Brazilian discoverer of largest comet ever seen in universe says: ‘It was a fluke’ – 11/20/2021 – SCIENCE

Brazilian discoverer of largest comet ever seen in universe says: 'It was a fluke' - 11/20/2021 - SCIENCE

When he earned his doctorate in the United States, 27-year-old cosmologist Pedro Bernardinelli had not expected to find a comet. “That was not the idea. What happened was actually luck,” he says.

In April of this year, he found a massive star in a table full of data on scattered objects in the universe. But not only that: it was the largest comet known to mankind, about 2.5 times larger than the previous record holder.

A few days later, the then-comet C/2014UN271 changed its name to Bernardinelli-Bernstein, a tribute to the Brazilian scientist and his doctoral advisor, Gary Bernstein. “There was a name change process, but it lasted a few days. They told me to keep it a secret. It was a fun experience,” he says.

The new star was first detected in 2014, but little was known about it. Until this year, he was just a speck of light in thousands of images of the sky taken by cosmological observing telescopes. So it took on a temporary nickname, a number. Now, from Brazilian analysis, we know that it is about 4.5 billion years old and has a diameter of 150 km (the distance between Rio de Janeiro and Cabo Frio or So Paulo and Bertioga), the largest ever recorded. .

That too is coming towards the earth, but there is nothing to worry about. Figures suggest that the comet will reach its closest point to the Sun in January 2031, and will still be at a distance of 11 AU (about 1.5 billion kilometers from Saturn’s orbit).

“A joke I usually tell: to say that this object is heading towards the Earth is not wrong, because it really is. But it is the same thing as saying that, every time I get my salary, So my fate comes closer to that of Silvio. Santos. Technically it’s correct, but that doesn’t mean it’s going to get there,” jokes the cosmologist.

Brazil is part of the Dark Energy Survey (DES), an initiative with university students from eight countries, including Brazil. Collaboratively, the group aims to “mapping hundreds of millions of galaxies, detecting supernovae and patterns of cosmic structure that may reveal the nature of dark energy accelerating the expansion of the universe,” the initiative said. According to the website.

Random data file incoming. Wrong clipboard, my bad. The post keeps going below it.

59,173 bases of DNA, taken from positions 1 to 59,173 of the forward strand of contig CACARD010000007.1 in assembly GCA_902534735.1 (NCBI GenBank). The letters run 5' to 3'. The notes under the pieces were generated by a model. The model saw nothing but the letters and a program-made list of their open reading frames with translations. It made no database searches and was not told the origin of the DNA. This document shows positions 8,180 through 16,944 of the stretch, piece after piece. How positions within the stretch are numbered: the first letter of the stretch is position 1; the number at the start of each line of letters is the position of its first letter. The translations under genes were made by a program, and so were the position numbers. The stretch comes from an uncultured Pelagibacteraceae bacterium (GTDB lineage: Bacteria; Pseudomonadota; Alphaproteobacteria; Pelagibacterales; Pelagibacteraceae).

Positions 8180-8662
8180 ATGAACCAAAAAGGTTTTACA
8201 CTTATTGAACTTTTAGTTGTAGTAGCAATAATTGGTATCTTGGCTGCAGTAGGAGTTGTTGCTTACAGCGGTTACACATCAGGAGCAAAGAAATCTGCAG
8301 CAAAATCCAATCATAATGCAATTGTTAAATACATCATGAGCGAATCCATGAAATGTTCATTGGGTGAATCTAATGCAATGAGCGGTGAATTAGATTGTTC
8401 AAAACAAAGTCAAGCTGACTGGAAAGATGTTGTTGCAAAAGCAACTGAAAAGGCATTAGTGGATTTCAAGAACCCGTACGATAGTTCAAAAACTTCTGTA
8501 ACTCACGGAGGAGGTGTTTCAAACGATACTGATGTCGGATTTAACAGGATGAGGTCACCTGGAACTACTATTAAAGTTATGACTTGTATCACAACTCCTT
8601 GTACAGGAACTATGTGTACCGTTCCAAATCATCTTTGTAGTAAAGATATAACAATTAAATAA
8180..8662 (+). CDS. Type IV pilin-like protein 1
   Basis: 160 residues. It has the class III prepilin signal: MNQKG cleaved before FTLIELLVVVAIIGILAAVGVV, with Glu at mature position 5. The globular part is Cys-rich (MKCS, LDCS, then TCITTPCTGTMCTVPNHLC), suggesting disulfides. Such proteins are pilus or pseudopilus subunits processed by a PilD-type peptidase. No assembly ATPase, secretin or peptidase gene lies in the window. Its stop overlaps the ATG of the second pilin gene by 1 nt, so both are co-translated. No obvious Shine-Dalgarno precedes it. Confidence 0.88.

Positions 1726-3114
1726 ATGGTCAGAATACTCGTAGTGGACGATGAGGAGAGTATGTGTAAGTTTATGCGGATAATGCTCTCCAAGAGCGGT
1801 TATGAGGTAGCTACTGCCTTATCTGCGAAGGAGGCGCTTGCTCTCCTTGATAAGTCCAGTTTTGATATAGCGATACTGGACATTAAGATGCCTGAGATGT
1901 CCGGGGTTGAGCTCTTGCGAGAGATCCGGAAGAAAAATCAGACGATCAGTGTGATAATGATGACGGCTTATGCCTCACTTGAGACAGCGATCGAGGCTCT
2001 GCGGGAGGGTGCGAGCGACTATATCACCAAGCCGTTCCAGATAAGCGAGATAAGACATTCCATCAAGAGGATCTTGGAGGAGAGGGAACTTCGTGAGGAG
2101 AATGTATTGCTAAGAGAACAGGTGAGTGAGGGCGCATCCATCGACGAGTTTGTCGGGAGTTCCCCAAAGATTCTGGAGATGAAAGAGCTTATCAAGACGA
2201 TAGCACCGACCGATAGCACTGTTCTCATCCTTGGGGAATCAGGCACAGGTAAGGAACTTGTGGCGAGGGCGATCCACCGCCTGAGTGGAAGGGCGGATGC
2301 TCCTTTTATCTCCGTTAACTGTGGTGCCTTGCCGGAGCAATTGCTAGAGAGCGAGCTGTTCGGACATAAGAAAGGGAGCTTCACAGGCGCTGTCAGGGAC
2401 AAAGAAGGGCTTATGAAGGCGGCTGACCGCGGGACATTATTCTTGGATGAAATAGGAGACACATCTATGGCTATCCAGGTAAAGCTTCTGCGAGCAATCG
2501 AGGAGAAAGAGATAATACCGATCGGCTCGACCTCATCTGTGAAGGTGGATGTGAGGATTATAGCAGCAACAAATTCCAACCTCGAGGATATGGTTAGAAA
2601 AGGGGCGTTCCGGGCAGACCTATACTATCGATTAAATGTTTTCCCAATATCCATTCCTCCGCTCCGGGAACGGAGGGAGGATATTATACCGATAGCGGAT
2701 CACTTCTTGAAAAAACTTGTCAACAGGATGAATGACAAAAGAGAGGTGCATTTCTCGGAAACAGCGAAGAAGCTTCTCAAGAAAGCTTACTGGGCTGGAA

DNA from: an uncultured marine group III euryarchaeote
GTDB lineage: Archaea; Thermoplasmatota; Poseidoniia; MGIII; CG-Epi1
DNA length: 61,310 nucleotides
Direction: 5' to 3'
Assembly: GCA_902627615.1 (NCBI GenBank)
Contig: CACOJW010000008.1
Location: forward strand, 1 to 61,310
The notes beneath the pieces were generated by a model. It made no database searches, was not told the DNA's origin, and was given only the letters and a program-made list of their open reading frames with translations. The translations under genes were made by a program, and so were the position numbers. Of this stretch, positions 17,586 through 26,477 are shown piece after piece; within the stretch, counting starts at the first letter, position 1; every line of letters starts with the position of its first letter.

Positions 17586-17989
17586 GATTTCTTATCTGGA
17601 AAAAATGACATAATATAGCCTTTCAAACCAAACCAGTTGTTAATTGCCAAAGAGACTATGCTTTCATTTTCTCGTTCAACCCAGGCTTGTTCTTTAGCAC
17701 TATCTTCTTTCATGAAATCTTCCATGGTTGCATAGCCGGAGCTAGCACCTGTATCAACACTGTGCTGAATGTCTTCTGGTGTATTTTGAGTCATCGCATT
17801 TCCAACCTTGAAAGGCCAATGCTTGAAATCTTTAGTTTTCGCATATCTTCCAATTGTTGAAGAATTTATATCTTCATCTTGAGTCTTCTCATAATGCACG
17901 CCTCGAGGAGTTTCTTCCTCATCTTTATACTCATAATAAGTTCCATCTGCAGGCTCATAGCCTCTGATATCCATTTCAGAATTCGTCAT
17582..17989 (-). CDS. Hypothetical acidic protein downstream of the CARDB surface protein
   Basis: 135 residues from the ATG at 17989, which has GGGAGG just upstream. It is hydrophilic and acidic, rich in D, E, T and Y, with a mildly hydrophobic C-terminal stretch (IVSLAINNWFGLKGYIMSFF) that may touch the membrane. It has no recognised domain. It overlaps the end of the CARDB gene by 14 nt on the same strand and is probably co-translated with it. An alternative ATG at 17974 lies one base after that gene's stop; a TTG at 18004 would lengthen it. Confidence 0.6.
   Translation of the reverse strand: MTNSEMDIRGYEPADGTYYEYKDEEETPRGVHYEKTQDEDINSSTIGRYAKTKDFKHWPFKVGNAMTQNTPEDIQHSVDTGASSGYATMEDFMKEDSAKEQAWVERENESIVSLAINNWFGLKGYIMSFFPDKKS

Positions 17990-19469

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According to Des, the comet discovered by Brazil is “about a thousand times more massive than a typical comet, making it the largest comet discovered in modern times”.

Bernardinelli’s doctoral and research project had another focus: measuring the size of galaxies and the effect of dark matter on the universe.

But in analyzing data collected over the past six years, he and other colleagues have begun to find some “trans-Neptunian objects” stars that lie beyond the orbit of Neptune, the eighth planet in the Solar System.

“The great grace of these objects is that they are a kind of debris from the formation of the Solar System, they are debris that was removed. It is very worthwhile to study them because, with them, it is possible to reconstruct the history of the Solar System.” “, it says.

This year, Bernardinelli came across a comet slightly larger and slightly closer to Neptune, while analyzing a table with thousands of numbers that represent stars found in images taken by telescopes.

“It was pure luck, a fluke. He was right on the limit of what was possible to recover with the data. It was very clear it was something different,” he says.

The comet soon attracted the attention of the cosmological community because it is a typical star coming from nuvem d’orte, the farthest region of the Solar System (after Uranus and Neptune) and believed to be occupied by billions of objects orbiting the Sun.

The orbits of these stars are considered “eccentric”: they can get very close to the Sun and then become extremely distant. Most long-cycle comets from the Oort Cloud take thousands and even millions of years to complete this loop around the star.